I Why didn t they just move Mobility is NOT universal Why don39t you change your behavior Lobe n Fishes Romer s rule h I I4 I I Extra Credit l l l Colonialism I CesarChavez event Comedian Efrain Happy W Guerrero i or ysday vchClEI Nuun Suulh Eallvuum emhavd I Tim WlSE author on rate r lsrn r TODAVl March 277 EIEl Nunh Eallvuum Bernhard O a F39uvv uvv April i Production F39uvvershift I r Aprill BElEl amFelzevCenlev 7 Wpuwepsmnmg 1 March 27 Hunger Banquet 500 years of Global History I I I Part Lesson Points I How people have been connected for 500 years through different means 7 Colonialism 7 Capitalisthrld System 7 Global Preuumen I Nothing new about globalization nothing newabout people in contact Contact subordinated groups to one another What we will look at is the nature of changes over bl quot1 600 years ago before the Age of Exploration AD 1392 h I l l Europe NOT the center I Not even the largest cities I Not the most technologically advanced I I I i Africa I Lots of overland longdistance trading I Including trade in human beings I Some large kingdoms I And subsurface mining I South America I Inca in 1400just beginning imperial expansron I Hierchically organized in the godlike Inca dynasty carrier of state religion I Aristocracy comprised of dynasty s relatives I Local rulers submitted to Inca rule I Local men of rank headed endogamous patrilineal descent groups I Paid tribute with labor on public works in agriculture and military service El I Ottoman Empire I About to be defeated by Turk named I Resumed power in 1453 with conquest of Constantinople I Reigned for 300 years dominated Near East blocked Europe s access to Orient and deflected European expansion westward China I Under ethnic Han dominion I Partly solidified through massive water infrastructure which required centralized bureaucratic control and governance Mesoamerica I Greater political fragmentation I Teotihuacan great city in central valley of Mexico 150000200000 at height I First century AD hegemony over large area to Guatemala I Agriculture dependent on massive drainage and irrigation system I Fell around 700 AD unclearwhy I Aztecs in 1400 minor mercenaries I But by 1521 the year they fell had built a city on a lake of nearly 300000 people European Expansion I Agricultural pace slowed I Plagues I Delicate balance of power shifted with increased demands by military tribute takers I Resistance and rebellions I Feudal Crisis Iberian Peninsula Reconquista I Reestablishment of Christian over Muslim Moorish rule in Spain Portugal I Between 718 and 1492 I Portugal consolidated in 1249 I Linked to Crusades I Linguistic and Cultural residues all over Europe and Latin America Solution I New frontiers possible because of sciencetechnology I Move beyond boundaries I Portugal Castille Aragon United Provinces France England What they found I Death and Wealth I Because of death wealth was possible European conquest of New World began wlth Old Atlantic Islands and Sugar Atlantic lands h I IL What Columbus carried 1 h I 111 I Sugar Cane second voyage I Germs E e Smallpox Typ us Diptheria Measles Population Decimation I Americas in 1492 112000000 I By 1619 95 dead hIug hIILL hmquot What is colonialism Colonialism homwmyedu a m emytl 39kdu cam mmmwmn nm mmwm lemma Purple mm m Wnbmmmn mm mm mam ammm x mm m o m mks m leimum r m m and m m 19m mew m men may a behe hu a me Dth damn m mwa m We vah Coma a szdnxuhxmhwe um new mu damn my new zdnmdbydevelnm m emmme ma Maul Mame mest mamm m1 demzmk xm 11mm in mch mx Calm my GYM We Deyexdexyvhpm v m M W Lu 11mm m quotwed mu mmmwmwm m a m x wauhh nmvhe mde a damnlmmh hm msmmmm W mm m a mum new Homework Slide I httpenwikipediaorgvvikiCooniaism What Empires got I Skimmed Wealth I Centralized state power I Christians I Il What Colonists got I Land England Spain Portugal etc I Labor Spain Portugal I Entitlement to buy and sell people as property all Mercantilism I Strictly regulated trade I Control of trade goods I Central state determines which goods available where I What primary goods produced where Why no olives in Mexico I Spain and Portugal prohibited I To favorprotect olives in the Iberian pennisu a I Forms of commercial discrimination tied to caste discrimination I Peninsulares v Crioos Two Triangles First I Finished goods sold to Africa from Britain mostly guns I African slaves sold to New World I American tropical commodities sugar sold to mother country and neighbors Second emergent triangle I New England rum to Africa I African slaves to West Indies I Molasses to New England I ANTIMercantilist E Quiz 15 N 1 3 P 5 TF Miguel should move is an ethnocentric response to the Hunger Banquet problem TF Romer s Rule suggests that cultural change is the outcome of efforts to resist TF Europe had the most powerful and technologically advanced populations of the world in 1300 TF Europe had the largest population centers of the world in 1300 TF Spain was a Muslim country in 1300 Economic Organization J anuaiy 30 How you get stuff l I I I What is economy I Different ways ofproducing distributing and consuming resources Mode of Production Eric Wolf I I a set ofrelations through which laboris deployed to wrest energy 39om nature by the means oftools skills I organization and knowledgequot in bl IllL Wolfs typology of MOP I Kinbased I Tributary I MarketCapital In the beginning ca 10000 BC 97 I Foraging huntinggathering hlll hint Foragers I Take energy from nature directly I Simple humanfashioned tools I Cannot store surpluses I Few personal possessions I Highly mobile I Inhabit marginal lands H I 39ll4 Cultivation and Dom estication I Horticulture I Agriculture I Pastoralism Horticulture aka gardening I Extensive rather than Intensive Slash and Burn swidden shifting Rainfed I No additional fertilizers hitl u hl L Agriculture I Intensive as well as extensive I More control over nature Use of domesticated animals power fertilizer I Harnessing of water irrigation terracing Permanently situated I Storable surplus I I Is bl III neu Pastoralism I Range animals I Relatively large expanses I Seasonal mobility I Diet supplemented by foraging I Industrialization Macmnesmake mm I DistributionuKarlPolyani 1944 i menuch l Red smbutmn Marmcapnax supp y and demand I Recmmmw 1 Mary Remsummmn Mavk capnam Forms ofReciprocity l Generahzed l Ea anced N egauve Redistribution Thvuu h same cemvahzed aumnw m a cemvahzed mace m m a vw av u x LargeAvuhmlarv E mm Redxsmbuuve m Generalized Renpmmyv I I tJ h inn3d Where have all the jobs gone Why you resist this class Fordism I And what does that have to do with Kinship You Your approach to this class llI tj Quiz 3 l I Name the 3 modes of production I Name the 3 modes of exchange I TF Michigan s economy has bearing on i how well I should try to do in this class I TF Horticulturalists make use of irrigation I TF For 97 of human history humans have lived in market societies 1 An rhr opology 1200 Peoples of The World Be ing Humanquot m u w xu Amm mammasem mahsanWidauhilrsnsu E as E emmu esemes nwmms gammeww hmrvmmsaige m mama mmth m mmmmmmmmuemmwm Laakinv eanui ed m ma am Dungsawuhkumla m mmmmmaawmmmmnms mm mm mememym shm dhe em n yum Wigwam pmme humane m m W M mm m mm mm m mm ma Wm mammgs m MM mm mm me an mm mummnsemm NOYE m summsdss whairegra mmmmm w dammm mmmm mm m mm Vanam M m Rumm um Wemsespamed midws shm dhe mpmhymmmamm as m an m mm mm mgnwammm davmvmdws an sunny m Van kl mm mm um chem5e mm Mese mum human YawY s Wew mmwm mum Jauvna w my mamcowzw mummy smannummummm mt mmm m cmerl wed mama 3mm Favemsp ness guevmvemame rm m a may He W m m ssas wwhat mum be abwm mm El I gowmu wmich edu mm W smgm mm u PamInch m mmv mm mmmmwmm ung swam Eimqus mw bewamlt mm VanmmemmwmmWM wmwunmnmm m mmmmmnum Mumwmwsmm my sammm kmamawhihe avsheisksdvau Vawm aumi emesumm Wammnmmm m mums mm mumms wm mmmm mamammmy umpnsemmvmvgmde Mmsns M mdawehmhs Lmsywmmmmm mm Gm M mm mm mm m m LOOK CAREFULLY at Schedule I Quiz Rules 15 3 SarahHill DATE TOP LEFT W M QUIZ TOP LEFT LAW NAME FirstLast TOP RIGHT W TA TOP RIGHT SECTIONABOD TOP RIGHT 52AM What Anthropology is Four Fields I Primates with Culture Material culture Language Ritualspractices deas Biology I I Material Archaeology I Language Linguistics I Rituals Ideas and the above Cultural I I Biology EI I J Maj or Points I Natural is Cultural I Culture is never static always changing I Culture is usually produced UNINTENTIONALLY at least for large societies Specific Points I We unintentionally effect the world l around us Environment others I Individual is NOT natural rooted in Western Democratic tradition Works well with Capitalism I No one BEST way for all humans to live I eJa Diversity of US HOW to get an A Il lII It s simple ltd in I University is a JOB I Sick leave I Late pay Economies of Scale F ordism What we have in common how we differ n v sunquot TF Natural is really Natural TF Democracy is best for all people TF All societies believe in the individual TIP To get an A I can miss lots of class TF I do not need to show up to section to get an A i ll Why War April 17 In the back of your mind I Energy What fuels industrialism What ue s us What happens when energy runs out hi I ll hl Il h l Industrial Revolution begins W ith Remember the Etoro I Etic explanations oftheir practices h III hlIlJ Remember ideology I Governing rules of society I Masks intemal contradictions of those governing rules in reali y I Allows for individuals to ignore contradictory evidence I Ways to explain war 2 I Materialist i I Symbolist i Rwanda 1994 GenocideCivil War I Hutus 85 I Tutsis 15 E BIG POINT I Enmity is produced I Ethnic enmity is culturally constructed I Enmity is NOT natural I Question Is resource competition natural or inevitable I Hint Cultural constructions apply here too El I Bosnia 19921995 I Serbs I Croats I Bosniaks I Muslims Peak Oil I Hubbert s PeaK 1956 US 1970 World 2000 I I us Peak in 1971 Quiz 18 TF The Etoro provide an example ofcultural organization ofsociety aroun war TF According to the cartoon competition is as 39 rtant as oil to American industrial might TF This cartoon promotes competition because competitiveness distinguished the US 39om the USSR in ideology TF Ethnic enmity is natural because it is based on competition over resources TF Peak Oil refers to the prospects that the N w is JV petroleum age is drawmg to a close Rituals Rites and Religion I I March 20 2006 What is religion 1 Animism Doctrine of Souls Tylor 1871 Inside ordinary bodies there are intangible beings god is elaboration of soul 2 Natural vs Supernatural Emile Durkheim Souls are not necessarily cause of lifelike behavior in inanimate objects Concentrated form of animistic force Mana Two elements I Natural I Supernatural Quiz 12 TF Hair color is characteristic used by teacher to divide class TF Movie showed that children have no racial bias TF The children in this school had never socialized with people of other races TF Children had no reaction to the division of themselves into two groups TF The divisions were arbitrary N lIll 0quot Mana broadly de ned I Belief in powerful force Vitamins Soaps and detergents Lottery tickets rituals Magic vs Religion I I Supernatural I James Frazier Golden Bough Control vs lack of control over supernatural I Religion is lack of control Magic is controlled Rituals I Shamans l l I Religious specialists Examples Fulltime vs part time I Patterned behaviors that deal with supernatural rea m I vs Secular ritual Mana I What s the difference I Periodic vs NonPeriodic hi I I Life cycle rituals Separation i l I I rites of passage I Victor Turner 1969 Ndembu Zambian horticulturalists eparation Transition liminal phase Reintegration I Physically socially symbolically I Special dress I Real exclusion menstrual hut h I Illu Transition Liminal Reintegration I Literally between separation and integration I No longer previous status but not yet I member ofnext stage I Initiate is welcomed back I Ceremonial I LeamIng of special skills l hllLJ E Crosscultural comparison Birth I Where infant mortality high babies stay in liminal phase longer I Named probably a human but not necessarily person with rights and moral status I Ultrasound in US ritual that confers personhood status on fetus Cults I Revitalization I Cargo I Cargo Cults I Return of ship with European goods Throwing away of trade goods Building of airstrips Shows that distinction between supernatural and natural is not accurate El I Other Rituals I Pilgrimage I Sacrifice I Rituals of Reversal Carnival Mardi Gras Mummering St Patrick s Day III Revitalization I I Ghost Dance Under circumstances of severe disadvantage Concerned with dramatic improvement in immediate conditions of life or prospects of afterlife Ghost Dance in Plains 18805 Return ofdead return of Bison Quiz 13 TF Shamans are religious specialists TF Doctors can be regarded as shamans in contemporary US society TF Taboos are natural TlIt Lottery tickets are a kind of cargo cu NT 5 TF Taboos are immutable U39 Colonialism World Systems and Global Production lll April 10 I Extra Credit events l I All week Earth Week DaVId Ede WMU Religion Knowledge and Powerin Early Shi sm and Today I I I Central Asian Studies Lecture Dr April 13 700 pm 1004 Moore Hall l I I uu he I LIL From 13001800 I In the back of your mind I Energy i What fuels industrialism What fuels us I What happens when energy runs out i I i i Two Triangles First I Finished goods sold to Africa from Britain mostly guns I African slaves sold to New World I American tropical commodities sugar sold to mother country and neighbors Il Second emergent triangle I New England rum to Africa i I African slaves to West Indies I Molasses to New England i I ANTIMercantilist i 18th 19th century England I I Enclosure movement I Population explosion I Puttingout system I Who feeds the labor of piecework I Q o o 3 N Lo 1 5 a g Q I Raw materials cotton and Wool l I I Where did they come from hl L I What s sugar got to do with it l I Cheap source of calories i I Mixed with tea a cheap highcalorie stimulant that substitutes real food for subsistence sustenance I Where did it come from i Slavery Free labor Industrial Revolution I Cotton sugar tea plantation crops Unfree labor I Cotton fabric sugar rum tea industrial foods and goods Free market system l l m Igu Skip to mid 20th century l I m Igu Ke nesian entlemen s y g What changes i i agreement I Budget deficits pay for social services I 1972 w infrastructure I Industrial profits modest plowed back into industry I Labor paid well executives paid E modestly l apaaquly does it Fordism hwllJEj helmIEj PostF ordism Fordism labor is I Protected I Rights to organize a er NLRB in 1935 I Vested with bene ts I Permanent irrespective of changes in r emand due to business cycle F Postfordism Labor is I Vulnerable I Self nancing I Assumes risk of changes in market I Unprotected I Contingent I Example 1 l I I Executive Compensation l 7200 l2 ralSe v5 2 2 roravg none supervisorv worker e l980 CEO 42k avg worker e l990 CEO 85k avg worker e 2004 CEO Aslk avg worker I I It s their rightquot Example 2 I Unionization e 7 9 private sectorin 2004 7201ll l1983 I ll J bl ll l Quiz 17 ln lam tne avera e salary ror CEO s was a dest42 tirnes tnat o tne average ror nunr ervisorv workers 2 3914 vears later tne dirrerenee petween tnose tvvo i erage salaries nad enanged to 43l tirnes Tne industrial revolution in England depended potn tree and enslaved lapor 6 Tne puttlngmut system in earlv industrial gland is sornevdnat like tne automobile supplier tern nuvv One or tne rnaior dirrerenees petween Furdlsm and pustrFurdlsrn is tnat rnore or tne contemporary IIIoo workroree is lert out ortne svstern or guaranteed I wages and penerits ChildreaIing Feb 1 N atural or Cultu ral Spirit Day Feb 28 I Find alternate sections on course si e llncen ves Participation points Bene t of discussion h Il What s wrong with this picture bl 39 LJ Which is I Emic r i lEtic h 4l i Redistiibutive or Generalized Reciprocity Ill WhyI bother to teach you well leIL Reciprocity Game in 39 1Iu he hen 39 I Connecting the Dots I Kinship I Mode of Production I Mode of Distribution Where have all the jobs gone I And what does that have to do with Kinship You Your approach to this class leIL This class is your LIFE I This class is in fact yourjob What happens if you show up late for ork7 Decide to blow off work Fail to work at a steady pace Ford and you I The grim grim picture of Michigan s job market 20002005 LOST 308900 JOBS 20062007 Another 28600 A string unprecedented since WWII em I lJ Let s look at your future l I I Yourjob prospects Vacation pay Vacation time Health insurance Sick leave pay FMLA BENEFITS What you have to sell I Your labor power Your references Brand name of WMU Your grades ll eJa b 21 This is you I HUNTING for ajob chose your weapon carefully d U Your life in your j ob E in Why you resist this class Fordism lung in lI Quiz 3 I I TF Michigan s economy has bearing on how well I should try to do in this class I TF Neolocality means that each new generation establishes a geographically separate household I TF Our kinship system helps us hunt for jobs I TF Babies should wear shoes is correct as an ETIC statement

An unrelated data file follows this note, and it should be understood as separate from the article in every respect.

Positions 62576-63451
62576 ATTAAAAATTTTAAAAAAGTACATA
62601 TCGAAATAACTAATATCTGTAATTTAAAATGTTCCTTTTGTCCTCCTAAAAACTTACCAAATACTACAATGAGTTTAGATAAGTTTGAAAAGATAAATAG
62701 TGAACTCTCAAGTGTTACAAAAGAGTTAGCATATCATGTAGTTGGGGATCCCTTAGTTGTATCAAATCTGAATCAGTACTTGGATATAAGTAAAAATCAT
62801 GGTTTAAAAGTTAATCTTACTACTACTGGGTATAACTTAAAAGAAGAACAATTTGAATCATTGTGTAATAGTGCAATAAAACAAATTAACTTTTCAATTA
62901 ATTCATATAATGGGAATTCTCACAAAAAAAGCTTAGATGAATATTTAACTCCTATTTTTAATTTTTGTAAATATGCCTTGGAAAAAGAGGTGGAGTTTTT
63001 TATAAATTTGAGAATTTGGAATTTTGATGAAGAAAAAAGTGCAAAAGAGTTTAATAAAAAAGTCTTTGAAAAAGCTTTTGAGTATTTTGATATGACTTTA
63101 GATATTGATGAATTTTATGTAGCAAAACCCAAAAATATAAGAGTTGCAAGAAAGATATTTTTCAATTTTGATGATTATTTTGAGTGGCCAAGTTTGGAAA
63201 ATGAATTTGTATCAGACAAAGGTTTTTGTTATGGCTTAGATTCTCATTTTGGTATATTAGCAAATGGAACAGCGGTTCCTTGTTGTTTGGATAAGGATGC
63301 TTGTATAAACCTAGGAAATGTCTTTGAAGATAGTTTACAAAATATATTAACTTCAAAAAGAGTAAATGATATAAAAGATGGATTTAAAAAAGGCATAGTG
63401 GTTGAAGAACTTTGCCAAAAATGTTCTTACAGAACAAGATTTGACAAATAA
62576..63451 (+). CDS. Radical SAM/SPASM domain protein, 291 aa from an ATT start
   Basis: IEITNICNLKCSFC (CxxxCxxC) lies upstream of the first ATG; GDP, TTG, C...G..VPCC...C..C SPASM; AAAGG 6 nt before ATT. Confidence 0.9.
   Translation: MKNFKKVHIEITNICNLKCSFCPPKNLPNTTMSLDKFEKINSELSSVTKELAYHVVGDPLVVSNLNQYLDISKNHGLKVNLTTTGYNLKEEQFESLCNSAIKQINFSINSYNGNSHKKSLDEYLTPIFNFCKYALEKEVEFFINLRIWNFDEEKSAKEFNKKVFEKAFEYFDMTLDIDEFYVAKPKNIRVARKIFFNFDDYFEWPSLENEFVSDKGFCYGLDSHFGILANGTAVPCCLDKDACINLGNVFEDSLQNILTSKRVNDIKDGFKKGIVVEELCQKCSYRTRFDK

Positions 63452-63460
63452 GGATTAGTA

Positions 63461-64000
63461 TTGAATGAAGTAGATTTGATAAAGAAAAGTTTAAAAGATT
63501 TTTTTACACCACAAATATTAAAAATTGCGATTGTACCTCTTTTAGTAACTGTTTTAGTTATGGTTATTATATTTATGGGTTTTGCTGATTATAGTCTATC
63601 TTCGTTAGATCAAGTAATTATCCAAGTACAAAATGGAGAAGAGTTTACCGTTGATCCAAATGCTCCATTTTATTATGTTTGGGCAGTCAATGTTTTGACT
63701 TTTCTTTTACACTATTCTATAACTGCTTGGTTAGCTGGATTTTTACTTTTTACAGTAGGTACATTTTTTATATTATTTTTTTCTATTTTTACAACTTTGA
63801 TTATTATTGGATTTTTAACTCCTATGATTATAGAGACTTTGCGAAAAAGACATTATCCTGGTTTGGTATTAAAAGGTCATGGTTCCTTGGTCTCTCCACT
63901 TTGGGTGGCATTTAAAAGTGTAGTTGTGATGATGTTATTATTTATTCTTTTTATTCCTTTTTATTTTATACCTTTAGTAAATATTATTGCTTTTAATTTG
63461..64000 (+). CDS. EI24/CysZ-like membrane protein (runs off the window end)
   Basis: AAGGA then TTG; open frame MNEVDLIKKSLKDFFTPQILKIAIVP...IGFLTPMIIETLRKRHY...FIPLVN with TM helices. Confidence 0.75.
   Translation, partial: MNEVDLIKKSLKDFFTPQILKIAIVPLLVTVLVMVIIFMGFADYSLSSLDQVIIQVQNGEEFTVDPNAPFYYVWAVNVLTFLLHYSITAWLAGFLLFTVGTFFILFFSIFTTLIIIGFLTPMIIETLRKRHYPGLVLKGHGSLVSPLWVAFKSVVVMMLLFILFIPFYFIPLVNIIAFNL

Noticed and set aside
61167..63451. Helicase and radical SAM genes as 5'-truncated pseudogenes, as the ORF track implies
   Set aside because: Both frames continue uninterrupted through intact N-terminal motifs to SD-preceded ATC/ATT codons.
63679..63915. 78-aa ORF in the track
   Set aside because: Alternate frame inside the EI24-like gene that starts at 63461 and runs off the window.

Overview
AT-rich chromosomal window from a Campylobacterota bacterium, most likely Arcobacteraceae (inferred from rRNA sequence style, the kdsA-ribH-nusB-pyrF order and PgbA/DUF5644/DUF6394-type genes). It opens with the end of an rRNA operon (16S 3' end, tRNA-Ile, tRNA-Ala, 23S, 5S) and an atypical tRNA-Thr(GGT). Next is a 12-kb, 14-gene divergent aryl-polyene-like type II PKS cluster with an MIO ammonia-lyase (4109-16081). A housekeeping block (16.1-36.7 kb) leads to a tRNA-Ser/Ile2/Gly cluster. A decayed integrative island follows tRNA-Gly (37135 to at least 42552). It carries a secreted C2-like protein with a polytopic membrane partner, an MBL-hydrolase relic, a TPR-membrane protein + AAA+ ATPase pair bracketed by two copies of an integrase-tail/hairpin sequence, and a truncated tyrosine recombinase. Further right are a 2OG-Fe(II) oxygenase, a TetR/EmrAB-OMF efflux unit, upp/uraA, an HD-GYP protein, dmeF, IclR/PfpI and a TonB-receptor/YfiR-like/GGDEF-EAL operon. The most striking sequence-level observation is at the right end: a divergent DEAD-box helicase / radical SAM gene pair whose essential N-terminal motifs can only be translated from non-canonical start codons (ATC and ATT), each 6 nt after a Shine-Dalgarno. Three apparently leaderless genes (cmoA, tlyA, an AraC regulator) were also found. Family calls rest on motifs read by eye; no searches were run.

Are you sure you want to buy this material for
You're already Subscribed!
Looks like you've already subscribed to StudySoup, you won't need to purchase another subscription to get this material. To access this material simply click 'View Full Document'